In Northern Uganda, protracted war between the Government of Uganda and the Lord’s Resistance Army (LRA) resulted in widespread atrocities, rights violations, displacement and death. Between 2004 and 2006, more than 1.8 million people – accounting for over 90% of the population – were forcibly displaced into Internally Displaced People (IDP) camps where they were entirely dependent upon relief aid and services [1]. Signing of the ‘Cessation of Hostilities Agreement’ in 2006 initiated return migration of IDPs to their ancestral homes [2]. Currently, the majority of IDP camps have closed and as of December 2010, more than 90% of IDPs who were encamped at the height of the conflict had returned to their traditional homesteads.

    The Uganda AIDS Indicator Survey 2011 estimated an HIV prevalence of 8.3% among people aged 15–49 years in the entire mid-Northern region, nearly double the lowest regional HIV prevalence of 4.1% for mid-Eastern Uganda [3]. Data collected through antenatal care in Gulu district – one of the most conflict-affected areas in Northern Uganda – estimated HIV prevalence to be at 10.3% in 2006 [4, 5]. However, well-established concerns that ANC data may significantly underestimate the true prevalence of HIV remain [69]. Further, as available data are limited to the regional level, detailed HIV prevalence estimates in areas and sub-groups most affected by the conflict are urgently required to provide reliable estimates that would guide prevention and care programmatic activities. The new UNAIDS 90-90-90 targets call for rapid scale-up of HIV treatment and an end to the epidemic in 2030. For these goals to be met, substantial improvements in reducing gaps in HIV prevalence data for key populations, including those affected by conflict, are critical.

    The relationship between HIV/AIDS and conflict is complex [10]. On one hand, conflict may decrease HIV risk by reducing mobility and improving social service in IDP camp settings [6, 11, 12]. On the other hand, it may increase vulnerability through increased sexual violence, breakdown of social service, and disrupted health infrastructure [12]. War-related vulnerability may make individuals more susceptible to infection (i.e. due to changes in biological and environmental factors), while also increasing the risk of exposure (i.e. population movement, poverty, increased sexual and physical violence) [6]. However, risks and protective factors influencing HIV vulnerability in post-conflict settings are not well understood, particularly the impact of psychological consequences of war and relocation.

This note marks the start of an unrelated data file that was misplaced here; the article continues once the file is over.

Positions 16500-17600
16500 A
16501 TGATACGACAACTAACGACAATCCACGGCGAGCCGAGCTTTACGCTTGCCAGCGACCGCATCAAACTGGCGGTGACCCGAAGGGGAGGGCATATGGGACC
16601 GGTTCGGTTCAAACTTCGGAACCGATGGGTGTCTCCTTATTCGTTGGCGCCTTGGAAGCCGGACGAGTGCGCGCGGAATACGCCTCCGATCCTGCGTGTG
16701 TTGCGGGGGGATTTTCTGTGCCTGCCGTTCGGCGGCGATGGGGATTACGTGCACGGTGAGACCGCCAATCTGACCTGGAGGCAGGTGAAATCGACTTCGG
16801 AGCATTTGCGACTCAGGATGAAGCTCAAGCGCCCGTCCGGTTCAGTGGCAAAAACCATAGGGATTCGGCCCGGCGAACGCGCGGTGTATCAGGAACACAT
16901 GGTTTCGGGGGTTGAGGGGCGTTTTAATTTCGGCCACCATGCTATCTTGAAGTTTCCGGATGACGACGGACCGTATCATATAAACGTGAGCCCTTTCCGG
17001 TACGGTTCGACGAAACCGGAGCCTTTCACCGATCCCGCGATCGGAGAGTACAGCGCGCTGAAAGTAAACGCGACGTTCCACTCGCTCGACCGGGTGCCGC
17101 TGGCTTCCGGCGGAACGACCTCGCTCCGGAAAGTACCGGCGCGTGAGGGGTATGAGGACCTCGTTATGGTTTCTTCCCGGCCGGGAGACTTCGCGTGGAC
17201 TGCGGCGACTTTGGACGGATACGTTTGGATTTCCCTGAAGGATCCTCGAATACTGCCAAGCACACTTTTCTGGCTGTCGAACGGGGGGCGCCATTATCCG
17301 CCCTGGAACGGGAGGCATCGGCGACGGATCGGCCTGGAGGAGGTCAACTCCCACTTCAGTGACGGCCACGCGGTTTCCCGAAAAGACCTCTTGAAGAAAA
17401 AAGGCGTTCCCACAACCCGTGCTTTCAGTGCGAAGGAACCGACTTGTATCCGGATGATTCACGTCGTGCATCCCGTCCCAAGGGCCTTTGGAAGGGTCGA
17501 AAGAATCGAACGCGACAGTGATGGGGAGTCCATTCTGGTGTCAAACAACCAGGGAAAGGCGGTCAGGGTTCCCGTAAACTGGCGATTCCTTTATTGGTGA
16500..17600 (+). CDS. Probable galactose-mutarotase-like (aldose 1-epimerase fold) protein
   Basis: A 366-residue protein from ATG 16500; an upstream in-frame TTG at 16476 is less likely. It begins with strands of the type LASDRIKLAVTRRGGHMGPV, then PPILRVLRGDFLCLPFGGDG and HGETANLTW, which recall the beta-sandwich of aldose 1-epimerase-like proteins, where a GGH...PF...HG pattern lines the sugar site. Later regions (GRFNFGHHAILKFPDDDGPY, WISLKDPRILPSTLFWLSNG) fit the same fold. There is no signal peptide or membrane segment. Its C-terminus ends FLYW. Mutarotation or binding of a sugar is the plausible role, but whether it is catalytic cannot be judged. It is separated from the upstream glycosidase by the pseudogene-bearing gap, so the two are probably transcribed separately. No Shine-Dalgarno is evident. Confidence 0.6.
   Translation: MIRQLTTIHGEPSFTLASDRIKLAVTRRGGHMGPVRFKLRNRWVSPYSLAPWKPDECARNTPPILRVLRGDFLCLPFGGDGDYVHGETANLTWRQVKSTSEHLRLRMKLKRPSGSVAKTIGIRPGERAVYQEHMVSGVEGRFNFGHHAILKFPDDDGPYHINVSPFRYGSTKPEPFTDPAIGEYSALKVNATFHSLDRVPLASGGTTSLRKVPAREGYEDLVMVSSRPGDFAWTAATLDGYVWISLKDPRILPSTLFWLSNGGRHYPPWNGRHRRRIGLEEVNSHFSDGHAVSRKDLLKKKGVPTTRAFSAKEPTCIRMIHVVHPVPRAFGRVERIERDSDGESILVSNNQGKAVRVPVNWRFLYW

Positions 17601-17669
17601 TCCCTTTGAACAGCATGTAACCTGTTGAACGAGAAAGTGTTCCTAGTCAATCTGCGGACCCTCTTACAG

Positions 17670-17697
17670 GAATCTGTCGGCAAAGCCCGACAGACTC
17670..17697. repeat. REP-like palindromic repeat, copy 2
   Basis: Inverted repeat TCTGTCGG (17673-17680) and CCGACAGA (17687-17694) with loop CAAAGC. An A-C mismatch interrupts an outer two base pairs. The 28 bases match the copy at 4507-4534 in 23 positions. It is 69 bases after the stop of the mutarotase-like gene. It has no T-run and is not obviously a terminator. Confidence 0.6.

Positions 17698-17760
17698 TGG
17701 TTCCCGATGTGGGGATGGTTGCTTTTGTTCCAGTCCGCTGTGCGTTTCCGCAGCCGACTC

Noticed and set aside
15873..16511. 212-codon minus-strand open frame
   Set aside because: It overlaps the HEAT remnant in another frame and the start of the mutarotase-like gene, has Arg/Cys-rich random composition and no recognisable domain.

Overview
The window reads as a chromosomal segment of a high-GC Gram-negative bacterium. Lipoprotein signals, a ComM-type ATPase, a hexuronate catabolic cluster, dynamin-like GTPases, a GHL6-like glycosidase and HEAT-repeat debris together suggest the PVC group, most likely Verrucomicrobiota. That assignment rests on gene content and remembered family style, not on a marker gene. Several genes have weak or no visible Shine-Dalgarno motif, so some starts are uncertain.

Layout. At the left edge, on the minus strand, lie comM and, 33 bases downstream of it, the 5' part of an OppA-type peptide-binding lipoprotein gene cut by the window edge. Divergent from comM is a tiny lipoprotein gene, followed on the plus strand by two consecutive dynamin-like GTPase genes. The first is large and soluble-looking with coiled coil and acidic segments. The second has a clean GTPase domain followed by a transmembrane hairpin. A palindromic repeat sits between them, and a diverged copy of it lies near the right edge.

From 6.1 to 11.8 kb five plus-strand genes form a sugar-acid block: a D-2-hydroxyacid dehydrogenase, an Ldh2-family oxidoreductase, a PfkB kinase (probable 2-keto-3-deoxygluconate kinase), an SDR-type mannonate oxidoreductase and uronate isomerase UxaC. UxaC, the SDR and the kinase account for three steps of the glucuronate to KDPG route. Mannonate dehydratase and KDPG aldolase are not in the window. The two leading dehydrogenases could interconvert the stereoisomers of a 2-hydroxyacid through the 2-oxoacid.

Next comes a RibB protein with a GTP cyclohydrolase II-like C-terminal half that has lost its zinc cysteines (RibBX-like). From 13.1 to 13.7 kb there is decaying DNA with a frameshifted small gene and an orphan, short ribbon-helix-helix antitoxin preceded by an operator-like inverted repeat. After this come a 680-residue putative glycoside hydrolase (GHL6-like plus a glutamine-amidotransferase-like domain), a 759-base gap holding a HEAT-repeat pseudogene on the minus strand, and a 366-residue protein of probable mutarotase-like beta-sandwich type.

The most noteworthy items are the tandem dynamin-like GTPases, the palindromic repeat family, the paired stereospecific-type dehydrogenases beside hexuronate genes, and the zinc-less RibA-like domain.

Exposure to war-related sexual violence in Northern Uganda has been well documented [1317], yet the extent to which it has heightened HIV vulnerability in the region is unknown [14]. Estimates suggest that between 25000 and 66000 children aged 6–13 were abducted during the conflict, profoundly impacting the physical and social wellbeing of young people in the post-conflict era [18]. Abductees were forced to serve as child soldiers, labourers, and sex slaves [18]. Premenstrual girls in particular are believed to have been at increased risk of abduction, as they were considered less likely to be living with HIV [19]. Sexual violence has also been documented in and near IDP camp settings, including alarming levels of sexual violence and mass rape by armed forces on the outskirts of camps [13, 16, 20]. Of note, a significant percentage of boys and men were also victims of war-related sexual violence [2124]. A recent study among young people aged 15–29 living in post-emergency phase transit camps in Gulu district found that the strongest predictor of HIV infection was non-consensual sexual debut, and that this risk factor was reported by over 25% of young women and nearly 8% of young men [25].